Presentation: Effortless Eventual Consistency with Weave Mesh

Duration

Duration: 
10:35am - 11:25am

Key Takeaways

  • Gain a functioning understanding of what Gossip is and a way to contextualize it in a broader space of communication protocols and distributed systems
  • Learn various implementations of Gossip and understand where each can be applied successfully.
  • Learn how Gossip can be used to build interesting abstractions, such as a Raft consensus algorithm on top of Weave Net.

Abstract

We built Weave Net to make it easy to network your Docker containers however you like. At its core, Weave Net is powered by an eventually-consistent, partition-tolerant, completely decentralised mesh. We're packaging this technology as Weave Mesh, so that you can build your own distributed applications with the same simplicity and reliability as Weave Net. In this talk we will explain the theory behind Weave Mesh, some of the key features we learned were important, and demonstrate some exciting use-cases, like distributed caching and state replication.

Interview

Question: 
QCon: What is Weave Mesh?
Answer: 

Peter: Weave Net is the primary product from Weaveworks. It’s a SDN for the container and Docker ecosystem. It’s totally free, totally open source. At the core of Weave Net is a gossip-based communication protocol, which we developed specifically for the SDN.

Recently, we decided it would be interesting to try to extract that, and turn it into its own thing. We’ve been experimenting with this idea since then: Weave Mesh is the gossip core of the Weave Net SDN, plus a set of layers around it that allow you to do interesting things.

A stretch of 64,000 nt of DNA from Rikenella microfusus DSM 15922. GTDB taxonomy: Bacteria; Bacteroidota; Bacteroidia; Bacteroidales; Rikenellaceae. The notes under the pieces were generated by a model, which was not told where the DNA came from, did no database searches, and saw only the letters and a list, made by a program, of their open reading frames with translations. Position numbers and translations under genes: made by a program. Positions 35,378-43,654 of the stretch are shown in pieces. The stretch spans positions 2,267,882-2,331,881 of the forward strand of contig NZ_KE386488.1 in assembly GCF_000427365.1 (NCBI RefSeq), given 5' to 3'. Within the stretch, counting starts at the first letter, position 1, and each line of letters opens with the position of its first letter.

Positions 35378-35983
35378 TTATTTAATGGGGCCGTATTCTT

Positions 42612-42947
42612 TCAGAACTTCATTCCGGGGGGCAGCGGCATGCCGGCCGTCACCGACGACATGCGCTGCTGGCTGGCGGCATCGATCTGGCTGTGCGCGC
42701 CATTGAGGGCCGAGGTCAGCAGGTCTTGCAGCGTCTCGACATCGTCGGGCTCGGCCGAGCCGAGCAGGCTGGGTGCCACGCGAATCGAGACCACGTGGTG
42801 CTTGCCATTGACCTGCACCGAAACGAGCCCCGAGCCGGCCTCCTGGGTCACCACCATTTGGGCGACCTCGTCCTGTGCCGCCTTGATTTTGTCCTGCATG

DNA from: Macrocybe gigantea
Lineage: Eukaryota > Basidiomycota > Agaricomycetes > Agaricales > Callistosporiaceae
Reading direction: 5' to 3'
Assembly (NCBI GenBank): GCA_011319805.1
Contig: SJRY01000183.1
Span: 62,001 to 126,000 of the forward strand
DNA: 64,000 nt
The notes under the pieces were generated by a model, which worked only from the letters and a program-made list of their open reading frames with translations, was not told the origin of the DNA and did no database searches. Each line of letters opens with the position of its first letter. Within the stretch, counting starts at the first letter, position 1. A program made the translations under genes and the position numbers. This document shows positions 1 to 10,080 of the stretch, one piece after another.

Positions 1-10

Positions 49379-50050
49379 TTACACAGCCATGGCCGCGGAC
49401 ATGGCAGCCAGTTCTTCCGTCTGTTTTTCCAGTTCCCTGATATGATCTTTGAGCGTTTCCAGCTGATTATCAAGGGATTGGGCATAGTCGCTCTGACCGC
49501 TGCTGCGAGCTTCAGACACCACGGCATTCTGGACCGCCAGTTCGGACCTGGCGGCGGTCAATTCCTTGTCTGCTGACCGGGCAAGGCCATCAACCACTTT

At the lowest level, Weave Mesh gives you:
- membership
- multicast-style broadcast
- basic UDP-style, peer to peer packet connection

With those things, you can build interesting abstraction layers. One I’m working on now is bootstrapping the Raft consensus algorithm on top of Weave Mesh.

The idea with it is if you deploy or embed Weave Mesh, it should make creating a clustered application very easy. And because it’s extracted from the battle-hardened Weave Net SDN, you can trust that it’s reliable and robust. From there, you can build a lot of abstractions that are actually really difficult right now, in this Cloud Native computing world. The sort of things where you would normally need to talk to ZooKeeper to find your peers, or use Consul to do service discovery, or something like this—Weave Mesh will hopefully be able to solve a lot of these problems with a lot fewer caveats.

Question: 
QCon: What is the focus of the talk?
Answer: 

Peter: The talk is going to first of all be about gossip. We will discuss what gossip is, and then walk through the principles and applications of gossip protocols.

We will go through several gossip implementations. We’ll talk about what makes them interesting, and then (given this foundation) we’ll then walk through what can you build on top them.

These things apply generally to any gossip foundation, but for this example, we will talk about the specific things that we have built on top of Mesh.

Question: 
QCon: What do you want the attendees to walk away with from this talk?
Answer: 

Peter: The biggest takeaway is that the people in the audience will gain a functioning understanding of what gossip is, and a way to contextualize it in a broader space of communication protocols and distributed systems.

What is gossip and what are its semantics? What it is good for? How do gossip-y protocols compare to Paxos, Raft and other strongly consistent protocol? How do these things compare to your standard RDBMS? You will be able to better know when would pick one over the other and understand their capabilities?

Then, based on that, you can decide what makes sense to use for your application. And we show some interesting examples.

Speaker: Matthias Radestock

Co-founder and CTO @Weaveworks, previously co-founded RabbitMQ

Matthias is the co-founder and CTO of Weaveworks. He previously co-founded RabbitMQ, and a number of other software technology start-ups. Matthias has a PhD in Computer Science from Imperial College, and has spent much of the past 20 years wrestling with distributed systems.

Find Matthias Radestock at

Speaker: Peter Bourgon

Engineer @Weaveworks and Maintainer of Go Kit

Peter Bourgon is a engineer for Weaveworks. He previously worked on infrastructure, search, and distributed systems projects for SoundCloud, Oracle, and Bloomberg. Peter is the author of Go kit, a toolkit for building microservices in Go.

Find Peter Bourgon at

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